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Present a main point at the beginning of each supporting paragraph to create a topic sentence.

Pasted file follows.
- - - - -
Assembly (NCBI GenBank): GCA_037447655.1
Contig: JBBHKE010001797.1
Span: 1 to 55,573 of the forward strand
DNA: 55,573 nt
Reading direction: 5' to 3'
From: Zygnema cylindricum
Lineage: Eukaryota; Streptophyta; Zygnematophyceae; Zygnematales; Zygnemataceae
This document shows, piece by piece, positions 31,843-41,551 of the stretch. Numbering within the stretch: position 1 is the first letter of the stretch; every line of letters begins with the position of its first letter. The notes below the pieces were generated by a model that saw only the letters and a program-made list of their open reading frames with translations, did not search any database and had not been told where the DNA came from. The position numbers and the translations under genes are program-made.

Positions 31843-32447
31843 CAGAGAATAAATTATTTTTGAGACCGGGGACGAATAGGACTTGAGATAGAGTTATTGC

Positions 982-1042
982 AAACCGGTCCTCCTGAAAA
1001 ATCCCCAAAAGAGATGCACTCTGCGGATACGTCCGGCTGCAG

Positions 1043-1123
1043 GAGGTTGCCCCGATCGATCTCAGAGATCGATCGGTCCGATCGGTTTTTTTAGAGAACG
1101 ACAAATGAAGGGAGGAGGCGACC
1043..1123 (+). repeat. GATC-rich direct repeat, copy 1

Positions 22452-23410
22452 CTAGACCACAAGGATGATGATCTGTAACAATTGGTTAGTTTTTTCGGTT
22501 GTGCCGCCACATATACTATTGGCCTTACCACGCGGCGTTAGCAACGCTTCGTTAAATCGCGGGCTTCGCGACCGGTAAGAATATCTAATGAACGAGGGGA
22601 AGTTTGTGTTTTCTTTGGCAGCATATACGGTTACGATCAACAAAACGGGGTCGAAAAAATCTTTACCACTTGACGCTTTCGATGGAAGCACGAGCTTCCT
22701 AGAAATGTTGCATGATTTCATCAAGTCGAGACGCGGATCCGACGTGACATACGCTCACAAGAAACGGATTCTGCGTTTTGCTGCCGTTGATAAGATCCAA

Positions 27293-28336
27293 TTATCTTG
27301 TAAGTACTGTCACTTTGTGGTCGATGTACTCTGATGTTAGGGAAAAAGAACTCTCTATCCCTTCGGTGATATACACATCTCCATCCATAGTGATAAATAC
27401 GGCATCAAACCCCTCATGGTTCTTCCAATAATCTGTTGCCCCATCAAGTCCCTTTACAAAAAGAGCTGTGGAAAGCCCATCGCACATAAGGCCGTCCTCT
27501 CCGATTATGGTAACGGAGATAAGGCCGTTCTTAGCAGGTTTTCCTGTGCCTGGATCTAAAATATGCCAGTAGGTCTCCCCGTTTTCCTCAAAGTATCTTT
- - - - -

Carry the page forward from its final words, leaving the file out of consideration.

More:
After making this initial point, use the rest of the paragraph to explain why you hold this belief or offer personal experiences.If you’re presenting an argument, you can explain why you think the reader should agree with you.Avoid introducing new arguments in the conclusion and don’t apologize to the reader about any of your statements or opinions.When you read the writing prompt, underline the key words that represent the focus of your essay and the main instructions.For example, the writing prompt may ask you about methods that you use to overcome stress.Then use your brainstorming ideas to create an outline of your five-part essay.A GED essay’s introduction is where you present the main argument and give the reader a preview of the rest of your essay as if he didn’t read your writing prompt or the essay’s title.Studying, therefore, is paramount before taking the tests. In your essay, identify that one goal and explain how you plan to achieve it.There are many different ways to study for the GED exam, including test prep books, GED classes and sample test questions. 'We hold these Truths to be self-evident, that all Men are created equal, that they are endowed by their Creator with certain unalienable Rights, that among these rights are Life, Liberty, and the pursuit of Happiness.' Which of the following political actions violated the principle of 'unalienable Rights' of liberty that evolved from the above excerpt of the U. Use your personal observations, experience and knowledge to support your essay. Check out Study.com's GED Test Prep study guides, complete with bite-size video lessons, practice tests, informational resources, and more to make sure you ace the exam!Since the essay section has no right or wrong answers, the graders give you a score based on how well you write.The typical GED essay has five paragraphs: an introduction, three supporting paragraphs and a conclusion.